GMO = Get Monsanto Out
March 2, 2004 |
With 98% of the precincts reporting, the final tally was 56.34% for and 43.66% against.
Measure H, which had wide support from county residents, farmers, wineries, business owners, and even the County Sheriff, is the first county wide ban on GE crops in the US. It's is sure to be felt around the nation and world.
CropLife America -- a national lobbying group representing agribusiness giants like Monsanto, DuPont and Dow -- pumped an unprecedented $518,000 into the opposition's smear campaign to defeat the initiative and is expected to attack the measure in court. The proponents of Measure H spent $79,000, raised mostly from small local contributions.
"The County has never seen anything like this campaign. This victory means the people of Mendocino County saw through the bullying of corporations that were trying to undermine the democratic process. These multibillion dollar corporations underestimated our savvy citizenry. Passage of Measure H is just the beginning. We're the first county... but the revolution is just starting," said Els Cooperider, the community leader who spearheaded Measure H and co-owner of the certified all organic Ukiah Brewery.
"This is a great day for local democracy. It's a demonstration of citizens taking control at the most immediate level-which is at home in the places where they live," said Doug Mosel, Yes on H's Campaign Coordinator. "It's an example of local government at it's best, acting to protect it's citizens and the local economy and future generations. In our present climate of corporate domination of the food system this is a reclaiming of responsibility for agriculture at a local level. This amazing local campaign demonstrates where transnational corporations are vulnerable. No amount of money can replace the love and commitment of people who care passionately about the place where they live."
Local vintner Katrina Frey, co-owner of Frey Winery said, "Mendocino County is the first GMO-free county in the nation, and I am sure it will not be the last. There are currently 9 other California Counties considering similar measures. I'm sure this will motivate many other counties nationwide to mount similar efforts."
"This will have a tremendous significance as other states will look at this success as an example. It is a great victory," said Percy Schmeiser, a 73-year-old farmer in Saskatchewan, Canada said tonight. We have seen here in Canada the damage done to the environment, our food, and pure seed stocks. This win is a great thing for it will stem losses suffered by the organic farming community.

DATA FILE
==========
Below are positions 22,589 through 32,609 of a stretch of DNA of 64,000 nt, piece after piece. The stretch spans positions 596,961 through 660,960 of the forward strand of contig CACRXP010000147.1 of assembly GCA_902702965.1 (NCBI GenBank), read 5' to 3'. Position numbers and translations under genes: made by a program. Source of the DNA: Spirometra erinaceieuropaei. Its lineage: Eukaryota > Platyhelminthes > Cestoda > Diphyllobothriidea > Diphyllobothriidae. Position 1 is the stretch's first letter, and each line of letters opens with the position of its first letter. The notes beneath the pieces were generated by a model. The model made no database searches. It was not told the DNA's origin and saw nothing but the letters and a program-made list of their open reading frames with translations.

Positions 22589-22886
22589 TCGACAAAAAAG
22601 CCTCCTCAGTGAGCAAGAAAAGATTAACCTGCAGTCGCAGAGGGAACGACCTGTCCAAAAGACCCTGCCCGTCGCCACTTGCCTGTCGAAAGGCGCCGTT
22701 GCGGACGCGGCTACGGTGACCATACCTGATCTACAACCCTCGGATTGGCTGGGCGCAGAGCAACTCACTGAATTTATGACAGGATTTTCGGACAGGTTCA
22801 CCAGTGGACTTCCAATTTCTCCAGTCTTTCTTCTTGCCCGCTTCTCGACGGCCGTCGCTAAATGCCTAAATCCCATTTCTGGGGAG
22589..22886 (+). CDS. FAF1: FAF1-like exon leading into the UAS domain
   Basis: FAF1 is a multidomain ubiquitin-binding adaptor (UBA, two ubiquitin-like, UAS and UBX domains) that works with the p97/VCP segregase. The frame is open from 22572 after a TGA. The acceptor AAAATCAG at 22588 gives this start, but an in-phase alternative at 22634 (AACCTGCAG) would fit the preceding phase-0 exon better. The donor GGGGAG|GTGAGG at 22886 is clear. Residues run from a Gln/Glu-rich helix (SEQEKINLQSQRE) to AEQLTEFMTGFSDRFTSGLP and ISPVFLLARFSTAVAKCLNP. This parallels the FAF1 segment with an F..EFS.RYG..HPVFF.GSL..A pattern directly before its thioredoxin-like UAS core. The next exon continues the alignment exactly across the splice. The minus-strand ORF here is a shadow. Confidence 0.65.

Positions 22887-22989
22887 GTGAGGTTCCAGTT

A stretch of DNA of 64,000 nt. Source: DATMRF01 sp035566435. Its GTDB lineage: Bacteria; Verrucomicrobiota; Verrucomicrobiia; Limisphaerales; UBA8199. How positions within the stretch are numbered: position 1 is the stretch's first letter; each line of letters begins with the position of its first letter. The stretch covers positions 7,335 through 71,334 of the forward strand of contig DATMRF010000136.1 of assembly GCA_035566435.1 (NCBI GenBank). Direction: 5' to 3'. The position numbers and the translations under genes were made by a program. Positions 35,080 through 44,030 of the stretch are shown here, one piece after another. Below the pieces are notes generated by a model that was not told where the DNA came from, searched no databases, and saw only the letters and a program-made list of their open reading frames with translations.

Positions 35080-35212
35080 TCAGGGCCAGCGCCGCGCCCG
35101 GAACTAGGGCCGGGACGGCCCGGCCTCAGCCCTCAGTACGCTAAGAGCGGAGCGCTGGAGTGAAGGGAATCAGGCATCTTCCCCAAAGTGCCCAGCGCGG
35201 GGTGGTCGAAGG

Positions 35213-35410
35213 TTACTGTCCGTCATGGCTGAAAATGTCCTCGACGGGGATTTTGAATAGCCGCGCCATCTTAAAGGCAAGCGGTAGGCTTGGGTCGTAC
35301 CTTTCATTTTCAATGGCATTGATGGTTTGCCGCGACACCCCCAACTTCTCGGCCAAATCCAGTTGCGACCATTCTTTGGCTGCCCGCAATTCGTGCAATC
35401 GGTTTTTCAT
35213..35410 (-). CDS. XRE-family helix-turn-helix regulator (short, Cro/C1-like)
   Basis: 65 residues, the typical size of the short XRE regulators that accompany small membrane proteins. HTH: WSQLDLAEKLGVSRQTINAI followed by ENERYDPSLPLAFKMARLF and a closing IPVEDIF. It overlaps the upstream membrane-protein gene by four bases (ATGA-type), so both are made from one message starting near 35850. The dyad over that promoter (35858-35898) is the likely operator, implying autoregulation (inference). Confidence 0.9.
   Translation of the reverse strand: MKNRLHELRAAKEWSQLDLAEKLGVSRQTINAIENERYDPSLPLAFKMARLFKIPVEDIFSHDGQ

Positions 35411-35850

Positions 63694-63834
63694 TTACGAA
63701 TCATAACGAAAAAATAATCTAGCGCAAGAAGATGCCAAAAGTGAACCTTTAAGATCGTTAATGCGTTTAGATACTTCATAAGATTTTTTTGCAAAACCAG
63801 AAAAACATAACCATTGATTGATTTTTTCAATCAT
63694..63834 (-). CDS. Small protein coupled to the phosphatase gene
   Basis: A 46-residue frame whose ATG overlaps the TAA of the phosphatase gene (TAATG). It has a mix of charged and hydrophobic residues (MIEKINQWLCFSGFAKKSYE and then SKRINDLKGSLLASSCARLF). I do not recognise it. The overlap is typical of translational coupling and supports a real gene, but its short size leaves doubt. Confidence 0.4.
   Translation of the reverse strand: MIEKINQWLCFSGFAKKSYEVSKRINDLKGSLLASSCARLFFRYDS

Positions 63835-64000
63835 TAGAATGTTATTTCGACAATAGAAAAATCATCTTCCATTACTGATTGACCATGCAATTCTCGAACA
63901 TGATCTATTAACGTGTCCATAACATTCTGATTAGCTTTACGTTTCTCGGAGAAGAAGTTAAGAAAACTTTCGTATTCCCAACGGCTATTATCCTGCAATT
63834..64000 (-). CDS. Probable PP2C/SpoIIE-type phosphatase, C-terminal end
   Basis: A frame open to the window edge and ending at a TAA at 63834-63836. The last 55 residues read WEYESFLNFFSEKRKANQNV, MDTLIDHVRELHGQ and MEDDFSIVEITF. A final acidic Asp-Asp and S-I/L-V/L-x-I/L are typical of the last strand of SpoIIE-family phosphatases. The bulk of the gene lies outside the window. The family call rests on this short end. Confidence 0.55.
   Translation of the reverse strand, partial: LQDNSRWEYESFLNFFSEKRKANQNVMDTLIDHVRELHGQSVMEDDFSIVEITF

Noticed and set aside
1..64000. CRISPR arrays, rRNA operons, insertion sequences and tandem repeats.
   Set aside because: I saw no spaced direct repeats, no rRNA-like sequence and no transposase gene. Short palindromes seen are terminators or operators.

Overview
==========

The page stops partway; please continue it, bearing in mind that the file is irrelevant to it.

Schmeiser is world-renown for his resistance to the legal attacks and harassment by Monsanto. Monsanto accused him of "theft" of its intellectual property rights because traces of its "Roundup Ready" canola were found in Schmeiser's crop. Monsanto's genetically-altered canola, released into the environment, polluted his fields, ruining a lifetime of work breeding his own seed.
Local resident Dr. Marc Lappe, Ph.D., Toxicology and Pathology and noted author, said this evening that this victory has "established the democratic right of people to say that if you have an uncontrolled technology that potentially contaminates an entire ecosystem, it's critical that there is an opportunity for people to speak out on an issue like Measure H.
I'm very proud of Mendocino County, "said Zeke Grader, executive director of Pacific Federation of Fishermen's Association declared "This means a real step forward in protecting the nation's water supply and seafood from increased pesticide contamination caused by GMO's. "It also decreases the threat of Genetically Engineered Fish from being released into the wild population. If this were to happen, they can never be recalled, causing irreparable damage."
Prior to the election, Allan Noe, vice president of CropLife America, a national lobbying organization representing the world's leading biotech agricultural companies, including Monsanto, DuPont and Syngenta said, "We don't want to see this pick up any steam...the activist community is well-known for championing causes and for going all out to fuel their beliefs.''